Speaking as one of the leaders at the Emergency Operations Center, L.A. County Sheriff Alex Villanueva said Tuesday afternoon that 1,300 deputies would be transitioned from non-essential posts to posts in the field.
However, officials with the Sheriff’s Information Bureau confirmed Tuesday night that the directive to close gun stores within Los Angeles County was being walked back.
“As far as closing the gun stores, that order has been suspended,” Deputy Marvin Crowder of the Sheriff’s Information Bureau said Tuesday night.
Crowder confirmed reports that said county legal counsel had submitted an opinion that gun stores should be considered “essential” under the statewide orders to shutter “non-essential” businesses.
The previous directive, which Villanueva had discussed publicly on both Monday and Tuesday, had intended to close businesses such as gun shops, night clubs, bars and strip clubs — institutions that have always or just recently started to draw crowds and/or lines of people.
“It’s not an issue of banning the sales of guns, which the Second Amendment is about,” said Villanueva. “The problem is that there was a little lack of an inclusive planning process and the development of the local order from the health officer, and that creates somewhat of a conflict with the orders coming from the governor’s office that were more broad strokes.”
Villanueva said he understands the need for them.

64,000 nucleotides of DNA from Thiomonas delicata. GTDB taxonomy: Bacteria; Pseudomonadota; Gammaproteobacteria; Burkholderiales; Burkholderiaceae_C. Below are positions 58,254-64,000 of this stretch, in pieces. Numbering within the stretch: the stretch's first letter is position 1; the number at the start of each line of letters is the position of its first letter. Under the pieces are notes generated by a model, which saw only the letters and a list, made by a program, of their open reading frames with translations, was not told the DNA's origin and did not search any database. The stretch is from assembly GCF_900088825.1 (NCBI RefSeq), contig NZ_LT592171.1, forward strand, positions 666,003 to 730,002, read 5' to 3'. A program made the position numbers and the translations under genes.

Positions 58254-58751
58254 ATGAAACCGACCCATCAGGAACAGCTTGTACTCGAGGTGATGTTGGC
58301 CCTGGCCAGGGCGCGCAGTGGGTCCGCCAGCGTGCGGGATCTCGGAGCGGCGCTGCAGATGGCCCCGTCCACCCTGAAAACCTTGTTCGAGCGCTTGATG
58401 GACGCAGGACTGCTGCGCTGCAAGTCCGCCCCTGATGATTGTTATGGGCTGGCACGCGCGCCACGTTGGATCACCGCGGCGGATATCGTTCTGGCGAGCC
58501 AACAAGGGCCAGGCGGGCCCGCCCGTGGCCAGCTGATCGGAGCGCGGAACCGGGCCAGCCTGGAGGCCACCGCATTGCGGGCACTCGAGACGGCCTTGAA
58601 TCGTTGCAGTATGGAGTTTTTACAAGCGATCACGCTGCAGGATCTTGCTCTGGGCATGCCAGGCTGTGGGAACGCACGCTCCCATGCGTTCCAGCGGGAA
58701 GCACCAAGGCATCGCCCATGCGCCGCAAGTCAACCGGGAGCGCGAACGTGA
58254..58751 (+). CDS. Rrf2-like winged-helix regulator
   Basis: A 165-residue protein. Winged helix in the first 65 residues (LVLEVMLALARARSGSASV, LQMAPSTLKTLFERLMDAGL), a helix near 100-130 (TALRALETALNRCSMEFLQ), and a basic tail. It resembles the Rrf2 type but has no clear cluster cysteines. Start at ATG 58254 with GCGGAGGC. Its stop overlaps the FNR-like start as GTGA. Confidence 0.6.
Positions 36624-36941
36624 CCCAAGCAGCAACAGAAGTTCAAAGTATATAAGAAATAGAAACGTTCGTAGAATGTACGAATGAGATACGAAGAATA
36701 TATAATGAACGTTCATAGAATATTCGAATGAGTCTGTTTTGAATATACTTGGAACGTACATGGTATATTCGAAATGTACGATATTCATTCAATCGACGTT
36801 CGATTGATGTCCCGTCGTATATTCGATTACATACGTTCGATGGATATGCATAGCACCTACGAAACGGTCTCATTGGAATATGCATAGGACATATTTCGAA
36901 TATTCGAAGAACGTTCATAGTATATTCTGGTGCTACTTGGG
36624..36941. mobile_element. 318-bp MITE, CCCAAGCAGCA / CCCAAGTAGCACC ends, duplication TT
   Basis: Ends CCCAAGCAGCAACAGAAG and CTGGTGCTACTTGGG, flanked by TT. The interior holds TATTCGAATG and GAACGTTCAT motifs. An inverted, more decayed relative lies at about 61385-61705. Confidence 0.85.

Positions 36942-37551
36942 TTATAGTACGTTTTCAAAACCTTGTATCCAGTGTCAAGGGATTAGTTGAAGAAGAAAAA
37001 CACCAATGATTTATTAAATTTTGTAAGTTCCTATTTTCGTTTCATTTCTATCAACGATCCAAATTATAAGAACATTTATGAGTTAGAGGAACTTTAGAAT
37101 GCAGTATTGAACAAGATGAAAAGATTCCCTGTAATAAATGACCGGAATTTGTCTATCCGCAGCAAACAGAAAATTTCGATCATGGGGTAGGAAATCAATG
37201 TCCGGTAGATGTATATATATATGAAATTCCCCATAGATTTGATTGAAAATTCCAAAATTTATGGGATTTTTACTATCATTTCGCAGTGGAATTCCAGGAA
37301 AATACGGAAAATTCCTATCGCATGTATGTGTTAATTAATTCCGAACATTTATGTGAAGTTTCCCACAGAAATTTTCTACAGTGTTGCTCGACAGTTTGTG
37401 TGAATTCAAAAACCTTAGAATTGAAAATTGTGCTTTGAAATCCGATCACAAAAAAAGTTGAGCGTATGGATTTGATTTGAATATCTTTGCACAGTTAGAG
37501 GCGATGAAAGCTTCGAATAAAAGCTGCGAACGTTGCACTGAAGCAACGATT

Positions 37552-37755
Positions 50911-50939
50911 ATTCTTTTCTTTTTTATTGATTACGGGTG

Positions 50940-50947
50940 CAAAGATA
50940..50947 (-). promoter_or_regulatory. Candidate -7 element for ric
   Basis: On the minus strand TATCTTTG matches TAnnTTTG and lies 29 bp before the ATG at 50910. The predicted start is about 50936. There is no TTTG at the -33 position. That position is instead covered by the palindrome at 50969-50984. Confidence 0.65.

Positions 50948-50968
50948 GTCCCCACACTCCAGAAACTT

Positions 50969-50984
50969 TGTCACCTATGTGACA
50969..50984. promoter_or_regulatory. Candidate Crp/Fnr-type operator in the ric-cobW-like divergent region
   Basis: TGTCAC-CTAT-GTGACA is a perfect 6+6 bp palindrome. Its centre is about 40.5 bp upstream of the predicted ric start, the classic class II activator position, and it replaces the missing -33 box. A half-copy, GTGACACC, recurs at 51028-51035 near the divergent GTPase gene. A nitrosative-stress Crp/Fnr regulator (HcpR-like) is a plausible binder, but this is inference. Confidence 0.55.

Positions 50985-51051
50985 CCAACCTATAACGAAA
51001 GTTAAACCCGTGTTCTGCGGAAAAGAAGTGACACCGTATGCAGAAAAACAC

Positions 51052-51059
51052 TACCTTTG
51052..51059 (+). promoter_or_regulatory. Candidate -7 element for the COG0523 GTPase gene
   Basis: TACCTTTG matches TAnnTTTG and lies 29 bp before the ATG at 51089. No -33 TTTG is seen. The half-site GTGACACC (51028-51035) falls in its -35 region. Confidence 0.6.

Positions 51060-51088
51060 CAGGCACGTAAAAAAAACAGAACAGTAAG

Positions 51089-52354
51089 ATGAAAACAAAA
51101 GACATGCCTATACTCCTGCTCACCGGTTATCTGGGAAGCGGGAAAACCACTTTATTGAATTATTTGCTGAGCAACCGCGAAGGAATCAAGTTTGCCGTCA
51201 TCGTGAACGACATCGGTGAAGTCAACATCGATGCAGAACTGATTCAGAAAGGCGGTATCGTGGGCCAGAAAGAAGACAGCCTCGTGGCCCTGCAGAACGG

“Those that are involved in the security business … we want to make sure they’re properly equipped and all that,” said Villanueva. “However, that is not a license for everyone to have a panic gun buying and rushing to stores, which is now what we’re seeing. And, again, that violates the whole issue of social distancing and is creating its own attractive nuisance.”
The directive was modified Tuesday night, suspending any action that would close gun stores, but the directive would continue to affect the other industries previously mentioned by Villanueva.
During the Tuesday afternoon press conference, Villanueva said the directive, which is enforceable by law, has not resulted in any citations being handed out, yet.
“We’re not going to be chasing individuals down the street,” said Villanueva. “We expect people to cooperate, and we can be very persuasive in that regard.”
And if citations are to be handed out, Villanueva said the citation effort would be geared toward targeting enterprises such as restaurants, bars and entertainment venues that generate a crowd of people that violates the directive.
Villanueva said the 1,300 deputies would be used throughout all 88 cities within L.A. County working to keep the peace at supermarkets, big box retailers and ensuring contact is maintained with the disabled, elderly, homebound and homeless populations.
Over the past few weeks, the Sheriff’s Department has released 1,700 inmates, or about 10% of the Los Angeles County jail population. Villanueva said no “big amount” of other inmates, beyond the previous 10%, will likely be released in the immediate future.
“We’ve already done all the low-hanging fruit, we’ve already picked it,” said Villanueva. “We’re going to make sure no violent, serious inmate who was in there for a serious crime that represents a threat to the community, will not be released under any circumstances.”